So that’s true…but what are you afraid Ron Paul would do?Report

              • Avatar North in reply to North says:

                E.D. my fear would be merely that he’d lay down for the culture warriors in the GOP dominated Congress/Senate as a trade for co-operation on a libertarian item he passionately cares for. I’ve thrown out a couple examples so far.Report

              • Avatar Jaybird in reply to North says:

                When it comes to the use of the veto pen, I cannot see Ron Paul being worse than Hurricane W Hitlerburton.Report

              • Avatar North in reply to Jaybird says:

                In order to be worse wouldn’t he have to somehow invent a negative veto?Report

              • Avatar North in reply to North says:

                Well of course, but we’re talking about voting for Ron Paul here and in this scenario my choice is between Ron and some mushy uninspiring Dem candidate. I’m simply saying that if Ron’d have some Dems somewhere legislative to slow things down I’d (a liberal) seriously consider voting for him.

                If congress was all GOP… well I can see them rolling up to him and saying “Look Ron, we’ve got us some nice social legislation to nail it to the homos. If you let this one through then we’ll let you… say… abolish the department of Education [or vice versa: we’ll let you abolish the Dep of Ed if you promise not to veto our gay bashing bill].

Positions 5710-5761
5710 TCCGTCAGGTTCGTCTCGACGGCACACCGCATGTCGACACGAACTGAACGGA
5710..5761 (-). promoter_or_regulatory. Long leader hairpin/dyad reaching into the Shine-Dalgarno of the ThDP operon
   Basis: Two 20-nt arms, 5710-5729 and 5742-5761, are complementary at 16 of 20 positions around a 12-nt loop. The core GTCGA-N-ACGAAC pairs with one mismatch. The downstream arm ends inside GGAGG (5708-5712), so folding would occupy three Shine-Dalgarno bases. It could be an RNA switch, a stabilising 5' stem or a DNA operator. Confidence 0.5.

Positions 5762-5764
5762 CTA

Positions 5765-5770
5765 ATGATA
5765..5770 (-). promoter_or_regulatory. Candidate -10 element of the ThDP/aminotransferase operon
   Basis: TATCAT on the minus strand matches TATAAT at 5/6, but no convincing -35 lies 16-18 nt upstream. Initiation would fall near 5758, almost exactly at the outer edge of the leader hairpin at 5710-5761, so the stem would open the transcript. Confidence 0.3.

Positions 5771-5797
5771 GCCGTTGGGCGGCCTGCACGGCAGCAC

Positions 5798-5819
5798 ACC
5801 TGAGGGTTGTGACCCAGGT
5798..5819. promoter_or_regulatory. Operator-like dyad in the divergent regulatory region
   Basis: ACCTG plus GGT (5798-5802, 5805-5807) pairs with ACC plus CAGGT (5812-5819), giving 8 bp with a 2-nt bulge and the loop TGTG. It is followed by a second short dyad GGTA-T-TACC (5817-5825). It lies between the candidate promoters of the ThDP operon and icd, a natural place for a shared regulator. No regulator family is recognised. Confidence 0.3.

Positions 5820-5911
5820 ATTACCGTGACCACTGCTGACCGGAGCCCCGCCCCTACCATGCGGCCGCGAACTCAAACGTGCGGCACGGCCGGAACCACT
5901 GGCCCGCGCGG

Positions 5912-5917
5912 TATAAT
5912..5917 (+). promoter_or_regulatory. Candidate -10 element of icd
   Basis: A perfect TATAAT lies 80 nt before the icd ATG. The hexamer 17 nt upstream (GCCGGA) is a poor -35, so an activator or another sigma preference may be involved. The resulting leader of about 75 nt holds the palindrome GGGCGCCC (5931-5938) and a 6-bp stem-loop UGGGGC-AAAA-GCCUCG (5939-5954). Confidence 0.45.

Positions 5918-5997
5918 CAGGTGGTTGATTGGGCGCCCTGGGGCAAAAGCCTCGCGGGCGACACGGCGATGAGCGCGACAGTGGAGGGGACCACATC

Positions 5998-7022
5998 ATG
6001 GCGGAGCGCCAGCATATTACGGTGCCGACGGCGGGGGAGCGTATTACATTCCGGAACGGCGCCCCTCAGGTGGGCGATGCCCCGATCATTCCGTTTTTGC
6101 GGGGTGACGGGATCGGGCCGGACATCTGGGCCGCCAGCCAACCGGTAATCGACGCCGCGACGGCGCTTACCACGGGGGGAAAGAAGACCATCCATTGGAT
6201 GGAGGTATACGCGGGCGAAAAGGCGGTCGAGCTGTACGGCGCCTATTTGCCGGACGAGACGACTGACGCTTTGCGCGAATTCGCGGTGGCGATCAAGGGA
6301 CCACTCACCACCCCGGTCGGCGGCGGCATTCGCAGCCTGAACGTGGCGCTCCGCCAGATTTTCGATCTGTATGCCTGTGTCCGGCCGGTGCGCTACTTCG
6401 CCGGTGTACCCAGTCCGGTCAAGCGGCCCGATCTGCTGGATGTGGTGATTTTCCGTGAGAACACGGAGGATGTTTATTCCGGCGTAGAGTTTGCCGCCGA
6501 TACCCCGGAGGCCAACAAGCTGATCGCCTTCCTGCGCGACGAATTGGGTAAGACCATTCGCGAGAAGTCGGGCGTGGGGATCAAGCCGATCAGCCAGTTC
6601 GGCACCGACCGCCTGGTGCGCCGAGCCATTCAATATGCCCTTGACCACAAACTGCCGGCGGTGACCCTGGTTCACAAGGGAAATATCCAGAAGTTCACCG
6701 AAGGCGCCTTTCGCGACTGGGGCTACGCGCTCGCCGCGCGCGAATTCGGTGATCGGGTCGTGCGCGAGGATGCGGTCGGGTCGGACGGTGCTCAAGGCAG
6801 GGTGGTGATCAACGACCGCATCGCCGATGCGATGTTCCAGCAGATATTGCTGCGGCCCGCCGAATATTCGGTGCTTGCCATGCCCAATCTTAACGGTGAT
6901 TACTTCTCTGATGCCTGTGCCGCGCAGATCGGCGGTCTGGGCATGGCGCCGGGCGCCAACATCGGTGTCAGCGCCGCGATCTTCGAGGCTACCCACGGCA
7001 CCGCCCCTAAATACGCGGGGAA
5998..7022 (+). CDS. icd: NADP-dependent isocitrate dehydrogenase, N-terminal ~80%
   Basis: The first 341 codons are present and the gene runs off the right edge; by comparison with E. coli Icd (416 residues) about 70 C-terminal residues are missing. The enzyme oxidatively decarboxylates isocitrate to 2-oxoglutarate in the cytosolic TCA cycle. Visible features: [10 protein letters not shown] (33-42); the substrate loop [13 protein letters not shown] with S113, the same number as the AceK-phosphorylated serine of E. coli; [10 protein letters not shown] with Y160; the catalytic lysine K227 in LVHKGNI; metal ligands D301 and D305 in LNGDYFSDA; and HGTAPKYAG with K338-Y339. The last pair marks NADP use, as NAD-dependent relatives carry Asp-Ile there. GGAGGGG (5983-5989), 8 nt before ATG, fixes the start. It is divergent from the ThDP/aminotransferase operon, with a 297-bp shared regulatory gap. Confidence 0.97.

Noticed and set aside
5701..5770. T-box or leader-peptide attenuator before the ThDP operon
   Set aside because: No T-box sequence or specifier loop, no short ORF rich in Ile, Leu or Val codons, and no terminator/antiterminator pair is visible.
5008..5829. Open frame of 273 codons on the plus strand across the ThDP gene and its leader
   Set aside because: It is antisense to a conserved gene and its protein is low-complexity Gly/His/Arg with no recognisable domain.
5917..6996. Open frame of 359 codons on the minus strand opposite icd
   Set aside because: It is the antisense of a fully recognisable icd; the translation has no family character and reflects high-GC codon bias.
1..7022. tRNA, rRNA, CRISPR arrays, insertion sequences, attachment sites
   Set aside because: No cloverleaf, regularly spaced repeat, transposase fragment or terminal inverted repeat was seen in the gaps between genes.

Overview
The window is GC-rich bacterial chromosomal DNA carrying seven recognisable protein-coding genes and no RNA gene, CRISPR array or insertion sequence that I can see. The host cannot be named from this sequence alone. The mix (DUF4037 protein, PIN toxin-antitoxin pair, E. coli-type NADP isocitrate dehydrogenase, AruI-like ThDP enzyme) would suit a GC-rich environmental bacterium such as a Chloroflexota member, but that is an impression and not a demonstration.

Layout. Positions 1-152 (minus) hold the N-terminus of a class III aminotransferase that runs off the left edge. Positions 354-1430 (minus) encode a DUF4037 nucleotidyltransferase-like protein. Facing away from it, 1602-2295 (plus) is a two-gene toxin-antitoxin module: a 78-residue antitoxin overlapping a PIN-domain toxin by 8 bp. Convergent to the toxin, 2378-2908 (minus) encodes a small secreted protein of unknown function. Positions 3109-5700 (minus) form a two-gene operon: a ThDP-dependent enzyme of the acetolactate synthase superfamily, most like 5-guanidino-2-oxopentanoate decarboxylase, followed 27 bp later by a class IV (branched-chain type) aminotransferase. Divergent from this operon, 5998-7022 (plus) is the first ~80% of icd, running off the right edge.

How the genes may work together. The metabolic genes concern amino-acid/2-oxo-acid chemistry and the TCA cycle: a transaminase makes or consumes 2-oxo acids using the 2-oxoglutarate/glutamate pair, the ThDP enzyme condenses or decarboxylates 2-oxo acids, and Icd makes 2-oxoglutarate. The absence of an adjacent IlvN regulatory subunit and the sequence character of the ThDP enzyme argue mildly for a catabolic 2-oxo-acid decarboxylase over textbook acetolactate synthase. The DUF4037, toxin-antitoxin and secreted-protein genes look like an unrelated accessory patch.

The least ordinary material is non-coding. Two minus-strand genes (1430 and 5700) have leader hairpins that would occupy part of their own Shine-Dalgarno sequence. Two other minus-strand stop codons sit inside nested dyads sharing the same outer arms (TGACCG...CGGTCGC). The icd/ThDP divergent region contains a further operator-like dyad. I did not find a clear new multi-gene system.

I simply lack the faith in the man to believe he’d refuse such an offer.Report

              • Avatar North in reply to North says:

                Oh and for the record I think rather well of Ron Paul. But were I him, in such a tradeoff situation I described I don’t honestly believe he’d consider it a bad deal.Report

  2. Avatar Jesse Ewiak says:

    Simple answers to simple questions. They ignore him because he has no real constituency outside of the 10-15% of the Republican party who will vote for him in every primary?

    And yes, he’s great on the War of Drugs and national security. Guess what, with Dennis Kucinich, you get the same deal, without being f’ing crazy on economics.Report

  3. Avatar Tod Kelly says:

    Despite what I’m already guessing others are going to say about him being nutty, I’m going to say he has the unenviable position, media-wise, of:

    a. Having positions that are far outside his party’s core platform, and

    b. *not* coming off as being frothing at the mouth nutty.

    I think in order to get press you have to have one or the other. Having “a” allows the press to treat you as a serious contender (even when you’re not) because you look like what a Republican (or Democrat) is supposed to look like on TV.

    Having “b” makes you great tv. If Paul were to start saying anti-semmetic remark just for the sake of controversy like a Buchanan might, or chase “concern” issues but double and triple down on the hysteria to differentiate yourself, like Gingrich has done with Muslims, you are cable news gold.

    Paul doesn’t really fit into any of these molds. Even when he says things I think are a little out there, he does so calmly, rationally, and respectfully. That doesn’t play well on FOX *or* MSNBC.Report